Students musicians kick off the 65th Monterey Jazz Festival

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Student musicians kick off the 65th Monterey Jazz Festival

For the first time, the Monterey Jazz Festival kicked off the weekend-long celebration with a student showcase. “Jazz, for me, is life. Jazz is how we walk down the street. Jazz is how we live our life…how we eat. And so the music is just what we are and for us to connect with one another,” Tarik Mckeython, a musician and student at Morgan State University, said. Traditionally, the Thursday before the festival, the MJF hosts a black tie gala. But this year, to expand its educational initiatives, four student music groups were invited to showcase their talent on the California State University, Monterey Bay campus. “We have been really focused on education since the very beginning. We were formed as a 5013c, a nonprofit organization, in 1958, and we’ve been doing education programs for 65 years,” Colleen Bailey, the executive director for the festival, said. Thursday night’s lineup included an array of talented student musicians, including ensembles from the HBCU’s Morgan State and Texas Southern University, who were flown out on an all-expense paid trip from Alaska Airlines. “I think music has really been the center of my life. Without it, I would not have made it through the pandemic being that it was such a hard time,” Sydney Daniel, a singer and student at Texas Southern University, said. “The big dream is to make it all the way to the top.”Many of the performers are multitalented and have been playing music for several years. “I started out in school playing saxophone. I now play bass guitar, piano and flute. I produce, I’m an artist, I write, compose, engineer. I have a record label. I’ve been doing music pretty much my whole life,” Mckeython said. “I can pretty much pick up anything and play it. Also on stage was the Morgan State University Choir, a world-traveling group of singers who’ve performed for the former President Obama and First lady Michelle Obama and back up for Aretha Franklin. Grammy-nominated composer Gerald Clayton led MJF’s Next Generation Jazz Orchestra, a group of 20 accomplished musicians from across the country. “I just count off the tunes, wave my hands and really just let them take off,” Clayton said. “They have very very bright futures.” Bailey says the MJF plans to continue the student Thursday showcase next year.

For the first time, the Monterey Jazz Festival kicked off the weekend-long celebration with a student showcase.

“Jazz, for me, is life. Jazz is how we walk down the street. Jazz is how we live our life…how we eat. And so the music is just what we are and for us to connect with one another,” Tarik Mckeython, a musician and student at Morgan State University, said.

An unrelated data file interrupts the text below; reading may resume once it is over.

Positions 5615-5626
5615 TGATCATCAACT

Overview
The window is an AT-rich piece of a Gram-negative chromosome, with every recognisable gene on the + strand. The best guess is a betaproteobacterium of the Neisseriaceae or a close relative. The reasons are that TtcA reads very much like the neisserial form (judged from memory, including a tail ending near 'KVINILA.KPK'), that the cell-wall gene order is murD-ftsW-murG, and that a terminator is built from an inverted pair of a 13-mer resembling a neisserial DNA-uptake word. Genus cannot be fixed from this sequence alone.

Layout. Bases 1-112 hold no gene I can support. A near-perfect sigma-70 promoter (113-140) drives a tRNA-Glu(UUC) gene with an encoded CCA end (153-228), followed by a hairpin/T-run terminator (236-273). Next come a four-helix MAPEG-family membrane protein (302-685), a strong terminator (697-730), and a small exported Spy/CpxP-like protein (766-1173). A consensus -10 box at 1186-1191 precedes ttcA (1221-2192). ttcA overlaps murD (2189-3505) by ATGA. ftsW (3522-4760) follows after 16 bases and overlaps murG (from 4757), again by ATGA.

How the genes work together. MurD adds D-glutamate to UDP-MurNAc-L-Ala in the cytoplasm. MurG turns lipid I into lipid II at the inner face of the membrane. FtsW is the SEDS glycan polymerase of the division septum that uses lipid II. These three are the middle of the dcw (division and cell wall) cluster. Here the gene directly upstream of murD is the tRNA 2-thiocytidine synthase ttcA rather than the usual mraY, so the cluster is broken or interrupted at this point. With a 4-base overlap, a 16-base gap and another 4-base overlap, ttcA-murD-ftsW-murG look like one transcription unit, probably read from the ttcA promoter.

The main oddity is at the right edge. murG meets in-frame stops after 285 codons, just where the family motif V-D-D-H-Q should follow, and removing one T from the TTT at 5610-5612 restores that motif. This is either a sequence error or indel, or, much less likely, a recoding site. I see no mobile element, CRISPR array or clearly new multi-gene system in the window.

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Traditionally, the Thursday before the festival, the MJF hosts a black tie gala. But this year, to expand its educational initiatives, four student music groups were invited to showcase their talent on the California State University, Monterey Bay campus.

“We have been really focused on education since the very beginning. We were formed as a 5013c, a nonprofit organization, in 1958, and we’ve been doing education programs for 65 years,” Colleen Bailey, the executive director for the festival, said.

Thursday night’s lineup included an array of talented student musicians, including ensembles from the HBCU’s Morgan State and Texas Southern University, who were flown out on an all-expense paid trip from Alaska Airlines.

“I think music has really been the center of my life. Without it, I would not have made it through the pandemic being that it was such a hard time,” Sydney Daniel, a singer and student at Texas Southern University, said. “The big dream is to make it all the way to the top.”

Many of the performers are multitalented and have been playing music for several years.

“I started out in school playing saxophone. I now play bass guitar, piano and flute. I produce, I’m an artist, I write, compose, engineer. I have a record label. I’ve been doing music pretty much my whole life,” Mckeython said. “I can pretty much pick up anything and play it.

Also on stage was the Morgan State University Choir, a world-traveling group of singers who’ve performed for the former President Obama and First lady Michelle Obama and back up for Aretha Franklin.

Grammy-nominated composer Gerald Clayton led MJF’s Next Generation Jazz Orchestra, a group of 20 accomplished musicians from across the country.

“I just count off the tunes, wave my hands and really just let them take off,” Clayton said. “They have very very bright futures.”

Bailey says the MJF plans to continue the student Thursday showcase next year.

Contributed by local news sources

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